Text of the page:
Gone are the days of the 40-hour work week that kept us at work eight hours a day (I find that most startup founders or business owners in Silicon Valley work 50-60 hours a week).
Freelancing is becoming the accepted norm of the startup world. As more startups are starting to use the millions of freelancers, it’s driving more and more people to join the freelancer generation.
Regardless if you’re a startup or enterprise, it’s in your best interest to pay attention to the freelance movement if you want to succeed in this new economy.
Freelancers are typically satisfied with their decision to leave behind the 40-hour work week.
It’s also predicted that by 2020, contingent work (freelancing jobs) will become the dominant form of labor, making up to 50 percent of the labor force. Another interesting stat is that 43 percent of freelancers are Millennials. That’s important to know, because 1 in 3 American workers today are Millenials.
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This is in part due to: advances in technology that allow increased remote work; an increasing digital economy; a growing part-time workforce; and labor force gains and losses.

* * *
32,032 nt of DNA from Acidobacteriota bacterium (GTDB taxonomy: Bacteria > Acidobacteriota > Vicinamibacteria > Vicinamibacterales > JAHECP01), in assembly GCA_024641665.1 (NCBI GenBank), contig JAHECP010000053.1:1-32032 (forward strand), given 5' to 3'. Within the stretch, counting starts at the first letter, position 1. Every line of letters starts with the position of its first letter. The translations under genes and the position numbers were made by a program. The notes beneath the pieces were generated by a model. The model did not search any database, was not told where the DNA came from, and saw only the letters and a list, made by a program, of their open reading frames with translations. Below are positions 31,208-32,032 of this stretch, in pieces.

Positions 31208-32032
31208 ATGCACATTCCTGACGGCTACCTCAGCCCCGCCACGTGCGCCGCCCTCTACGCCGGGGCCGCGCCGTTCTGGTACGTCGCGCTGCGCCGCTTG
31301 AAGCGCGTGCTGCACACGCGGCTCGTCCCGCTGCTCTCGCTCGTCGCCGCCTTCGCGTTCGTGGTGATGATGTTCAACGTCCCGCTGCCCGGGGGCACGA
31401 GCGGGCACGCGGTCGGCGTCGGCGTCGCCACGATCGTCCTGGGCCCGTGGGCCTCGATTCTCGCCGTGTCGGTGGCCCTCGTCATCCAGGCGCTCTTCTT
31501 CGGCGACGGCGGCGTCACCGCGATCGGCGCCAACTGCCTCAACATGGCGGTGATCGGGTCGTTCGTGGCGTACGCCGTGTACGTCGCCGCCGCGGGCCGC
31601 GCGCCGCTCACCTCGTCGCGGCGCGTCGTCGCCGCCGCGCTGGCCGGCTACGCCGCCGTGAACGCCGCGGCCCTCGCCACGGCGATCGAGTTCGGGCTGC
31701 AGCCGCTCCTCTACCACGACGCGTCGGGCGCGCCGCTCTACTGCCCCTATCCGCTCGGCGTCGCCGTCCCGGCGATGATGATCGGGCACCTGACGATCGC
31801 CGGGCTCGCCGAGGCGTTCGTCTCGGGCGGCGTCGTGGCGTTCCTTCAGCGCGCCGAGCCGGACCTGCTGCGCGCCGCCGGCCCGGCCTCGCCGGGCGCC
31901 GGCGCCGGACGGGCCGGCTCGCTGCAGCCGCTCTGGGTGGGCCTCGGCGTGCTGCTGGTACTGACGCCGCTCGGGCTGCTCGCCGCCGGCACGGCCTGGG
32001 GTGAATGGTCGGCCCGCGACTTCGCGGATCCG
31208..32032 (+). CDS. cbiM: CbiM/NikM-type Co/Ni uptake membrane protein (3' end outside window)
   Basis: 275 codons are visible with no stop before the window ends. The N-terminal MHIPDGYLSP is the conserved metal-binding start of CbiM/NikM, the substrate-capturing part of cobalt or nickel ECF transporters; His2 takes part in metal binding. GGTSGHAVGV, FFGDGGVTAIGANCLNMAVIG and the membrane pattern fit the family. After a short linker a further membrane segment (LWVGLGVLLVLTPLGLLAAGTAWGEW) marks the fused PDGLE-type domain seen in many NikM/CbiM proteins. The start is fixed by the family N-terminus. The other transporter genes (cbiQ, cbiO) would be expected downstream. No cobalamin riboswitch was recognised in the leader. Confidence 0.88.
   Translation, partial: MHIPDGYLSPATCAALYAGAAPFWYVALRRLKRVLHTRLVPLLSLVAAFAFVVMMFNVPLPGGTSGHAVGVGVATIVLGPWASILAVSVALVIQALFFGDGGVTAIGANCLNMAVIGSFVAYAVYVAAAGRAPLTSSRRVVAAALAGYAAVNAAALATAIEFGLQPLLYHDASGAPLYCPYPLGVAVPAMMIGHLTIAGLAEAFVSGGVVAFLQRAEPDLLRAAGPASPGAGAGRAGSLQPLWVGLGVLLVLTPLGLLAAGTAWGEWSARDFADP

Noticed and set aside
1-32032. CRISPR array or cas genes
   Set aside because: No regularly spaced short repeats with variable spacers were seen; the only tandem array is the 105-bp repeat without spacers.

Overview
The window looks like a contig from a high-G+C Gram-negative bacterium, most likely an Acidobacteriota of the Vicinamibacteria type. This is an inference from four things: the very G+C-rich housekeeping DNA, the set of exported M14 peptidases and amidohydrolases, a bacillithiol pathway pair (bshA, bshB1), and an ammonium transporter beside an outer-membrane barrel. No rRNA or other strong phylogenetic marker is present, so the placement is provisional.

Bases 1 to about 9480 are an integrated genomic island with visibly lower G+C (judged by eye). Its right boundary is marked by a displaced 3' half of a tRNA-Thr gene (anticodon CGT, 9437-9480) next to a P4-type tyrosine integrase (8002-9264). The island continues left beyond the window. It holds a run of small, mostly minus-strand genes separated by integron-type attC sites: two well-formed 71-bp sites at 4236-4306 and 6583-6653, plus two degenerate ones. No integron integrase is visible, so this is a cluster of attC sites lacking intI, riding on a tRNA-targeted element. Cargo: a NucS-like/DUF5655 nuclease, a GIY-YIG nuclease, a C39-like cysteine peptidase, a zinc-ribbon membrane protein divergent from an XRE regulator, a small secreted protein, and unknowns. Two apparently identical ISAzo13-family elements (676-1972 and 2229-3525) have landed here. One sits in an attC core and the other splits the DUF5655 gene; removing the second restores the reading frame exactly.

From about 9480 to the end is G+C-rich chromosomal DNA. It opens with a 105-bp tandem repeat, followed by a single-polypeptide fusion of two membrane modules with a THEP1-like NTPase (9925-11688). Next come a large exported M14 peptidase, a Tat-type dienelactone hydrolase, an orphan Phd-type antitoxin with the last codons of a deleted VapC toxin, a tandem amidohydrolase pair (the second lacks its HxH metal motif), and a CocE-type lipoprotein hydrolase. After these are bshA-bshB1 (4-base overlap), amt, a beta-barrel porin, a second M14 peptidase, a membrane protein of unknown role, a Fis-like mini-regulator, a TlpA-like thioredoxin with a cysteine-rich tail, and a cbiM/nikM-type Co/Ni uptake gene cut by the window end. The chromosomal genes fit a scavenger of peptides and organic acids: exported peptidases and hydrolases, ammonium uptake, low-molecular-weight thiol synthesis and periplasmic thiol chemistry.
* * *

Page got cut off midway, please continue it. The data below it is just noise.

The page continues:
Furthermore, people have realized they can thrive financially as freelancers, enjoy the flexible schedules that can create a favorable work-life balance and easily promote their services to potential clients.
Business owners soon may not have many other options when looking for top talent, as a majority of the workforce will be freelancers in the very near future. This is factoring in all the freelancers who have a full-time job and are working on the side (this is how I found my last technical business partner, which worked out well for us both).
Freelancers are typically satisfied with their decision to leave behind the 40-hour work week. However, that doesn’t mean they don’t still face challenges that many traditional workers may take for granted.
For example, freelancers don’t have access to traditional programs like 401ks. They also must pay out-of-pocket for insurance and deal with high taxes for being self-employed. Because of this, freelancers are urging politicians to make a change — primarily income and insurance stability. Why wouldn’t they, if they are becoming such a large percentage of the American workforce?